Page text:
We’re getting ready to leave Darwin in September and sail to Hobart. Preparation has been going on for a while, but we’re getting closer to the pointy end of the countdown. Most of the big jobs are done, and now we’re getting down to the tin tacks. We put the life raft in for its regular service, and when the raft was ready to be packed away, the technician called us in to have a look at it. With sinking hearts anticipating an expensive replacement, we slunk into the chandlery only to find that he just wanted to make sure we knew what to expect if we had to deploy it.
It’s a sobering thing, looking inside your life raft. It looked big enough in the workshop, but you know how small it’s going to be out in the ocean. The techie walked us through what was inside, how the inflation worked, how to right it if it deployed upside down (!!), and asked if there was anything else we’d like to put in before he sealed it back inside its box.
An interesting question – what would you take if your life depended on it? My mind raced. Lots of water! Food! A squad of Navy Seals! But when the raft is packed up it’s a very small, heavy package, so the Navy guys were out. There was already a good selection of emergency gear in there – water, torches, batteries, small first aid kit and so on. In the end we decided to revisit our Grab Bag, that bag of essentials that off-shore yachties have stowed somewhere within easy reach in an “abandon boat” situation.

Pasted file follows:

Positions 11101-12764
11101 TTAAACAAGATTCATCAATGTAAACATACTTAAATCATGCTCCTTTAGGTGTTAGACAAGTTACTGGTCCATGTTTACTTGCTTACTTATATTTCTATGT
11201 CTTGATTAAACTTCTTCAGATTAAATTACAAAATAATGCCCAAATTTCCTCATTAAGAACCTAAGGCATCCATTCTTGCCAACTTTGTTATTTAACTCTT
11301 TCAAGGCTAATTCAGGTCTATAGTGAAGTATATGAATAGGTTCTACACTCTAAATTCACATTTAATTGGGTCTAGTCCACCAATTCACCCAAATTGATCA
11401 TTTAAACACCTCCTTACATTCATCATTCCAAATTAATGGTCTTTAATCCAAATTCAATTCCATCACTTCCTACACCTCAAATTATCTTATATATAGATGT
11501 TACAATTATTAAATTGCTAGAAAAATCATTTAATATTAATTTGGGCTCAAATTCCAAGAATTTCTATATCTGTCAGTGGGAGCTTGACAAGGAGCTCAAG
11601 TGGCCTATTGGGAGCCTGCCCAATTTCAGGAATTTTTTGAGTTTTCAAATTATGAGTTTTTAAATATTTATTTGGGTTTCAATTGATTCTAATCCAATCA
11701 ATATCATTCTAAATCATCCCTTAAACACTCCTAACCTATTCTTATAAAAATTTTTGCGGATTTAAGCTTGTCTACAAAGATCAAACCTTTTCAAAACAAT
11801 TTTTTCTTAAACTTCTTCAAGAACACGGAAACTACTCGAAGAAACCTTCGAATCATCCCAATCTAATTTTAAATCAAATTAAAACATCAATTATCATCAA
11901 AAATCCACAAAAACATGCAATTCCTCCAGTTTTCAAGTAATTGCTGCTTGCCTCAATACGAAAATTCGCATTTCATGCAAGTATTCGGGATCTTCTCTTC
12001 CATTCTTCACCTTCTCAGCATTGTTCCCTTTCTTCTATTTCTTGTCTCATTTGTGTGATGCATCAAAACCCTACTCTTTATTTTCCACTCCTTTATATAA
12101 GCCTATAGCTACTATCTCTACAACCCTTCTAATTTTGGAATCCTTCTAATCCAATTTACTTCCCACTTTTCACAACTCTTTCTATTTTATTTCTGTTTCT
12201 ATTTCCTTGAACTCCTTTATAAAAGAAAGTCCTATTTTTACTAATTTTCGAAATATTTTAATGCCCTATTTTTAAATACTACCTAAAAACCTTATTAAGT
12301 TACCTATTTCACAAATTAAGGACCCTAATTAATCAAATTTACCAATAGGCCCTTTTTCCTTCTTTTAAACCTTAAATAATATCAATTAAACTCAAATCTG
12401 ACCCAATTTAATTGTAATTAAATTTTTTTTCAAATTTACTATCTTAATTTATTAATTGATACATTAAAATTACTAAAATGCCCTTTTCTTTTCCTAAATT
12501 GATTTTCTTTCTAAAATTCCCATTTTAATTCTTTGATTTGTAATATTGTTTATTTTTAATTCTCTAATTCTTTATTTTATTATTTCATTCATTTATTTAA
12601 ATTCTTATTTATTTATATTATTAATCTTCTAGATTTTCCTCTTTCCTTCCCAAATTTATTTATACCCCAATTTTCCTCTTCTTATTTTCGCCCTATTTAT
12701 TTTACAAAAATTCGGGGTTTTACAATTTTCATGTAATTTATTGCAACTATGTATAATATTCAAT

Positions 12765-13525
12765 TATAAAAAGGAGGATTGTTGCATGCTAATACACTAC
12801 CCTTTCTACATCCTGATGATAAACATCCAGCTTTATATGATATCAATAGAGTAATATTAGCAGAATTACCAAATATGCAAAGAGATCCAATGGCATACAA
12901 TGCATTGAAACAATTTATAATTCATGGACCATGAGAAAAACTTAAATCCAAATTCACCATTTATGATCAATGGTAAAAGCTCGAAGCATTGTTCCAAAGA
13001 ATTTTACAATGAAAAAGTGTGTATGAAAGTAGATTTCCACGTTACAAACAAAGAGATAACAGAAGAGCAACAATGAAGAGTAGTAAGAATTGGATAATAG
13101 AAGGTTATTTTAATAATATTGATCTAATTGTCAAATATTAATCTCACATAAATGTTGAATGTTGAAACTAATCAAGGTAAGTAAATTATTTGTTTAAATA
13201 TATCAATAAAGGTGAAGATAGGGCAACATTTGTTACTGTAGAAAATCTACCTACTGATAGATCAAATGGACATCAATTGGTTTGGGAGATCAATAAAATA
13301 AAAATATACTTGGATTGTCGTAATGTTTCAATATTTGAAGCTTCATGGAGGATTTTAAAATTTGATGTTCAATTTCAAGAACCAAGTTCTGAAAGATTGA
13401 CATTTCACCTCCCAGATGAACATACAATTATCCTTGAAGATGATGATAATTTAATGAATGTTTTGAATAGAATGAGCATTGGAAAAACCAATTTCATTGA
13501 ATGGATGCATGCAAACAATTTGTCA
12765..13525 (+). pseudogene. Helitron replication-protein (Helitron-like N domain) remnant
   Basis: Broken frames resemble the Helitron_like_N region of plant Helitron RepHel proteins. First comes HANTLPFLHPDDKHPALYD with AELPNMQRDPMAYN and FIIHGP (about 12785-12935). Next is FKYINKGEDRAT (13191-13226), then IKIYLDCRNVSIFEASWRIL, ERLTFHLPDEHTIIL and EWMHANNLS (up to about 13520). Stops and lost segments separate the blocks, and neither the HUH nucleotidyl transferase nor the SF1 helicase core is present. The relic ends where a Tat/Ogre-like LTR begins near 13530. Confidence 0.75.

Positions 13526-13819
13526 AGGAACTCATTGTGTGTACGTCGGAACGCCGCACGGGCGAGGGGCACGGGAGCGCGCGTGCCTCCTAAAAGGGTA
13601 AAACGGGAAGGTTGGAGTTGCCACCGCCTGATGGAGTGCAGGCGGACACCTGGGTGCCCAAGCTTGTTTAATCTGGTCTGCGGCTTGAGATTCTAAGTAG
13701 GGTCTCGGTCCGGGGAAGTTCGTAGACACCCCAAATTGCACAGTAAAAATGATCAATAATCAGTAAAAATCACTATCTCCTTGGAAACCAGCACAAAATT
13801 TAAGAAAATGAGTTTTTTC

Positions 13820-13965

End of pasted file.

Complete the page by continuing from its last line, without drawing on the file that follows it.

When we’re on passage, the Grab Bag holds things like the handheld VHF radio, EPIRB, a sharp knife (in a sheath), a cutting board (so you don’t jab a hole in your life raft), first aid gear; basic fishing gear (but no cooking gear…), long-life foods such as canned food, chocolate and dried fruit, sunscreen, sea-sickness tablets and spare batteries for the torches. And flares, repair kit for the inflatable, spare rope and so on. A 25 litre plastic jerry of fresh water sits beside the grab bag as well.
I added a few more things, including spare glasses (sun and reading), a couple of hats, and more chocolate. And finally, a pack of playing cards (I’d done some internet research and cards were recommended as a good way to keep up morale). Feeling very pleased with my endeavours to keep us alive, I asked my husband to look it over, which he did.
He turned to me with a serious expression on his face. “You’ve left out the most important thing.”
I looked at my list again – all the crucial things were there, weren’t they?
He shook his head. ‘You forgot the Wasabi and the tamari for all the raw fish!”
I sincerely hope I never see the inside of that life raft again. Outside of a service workshop, that is!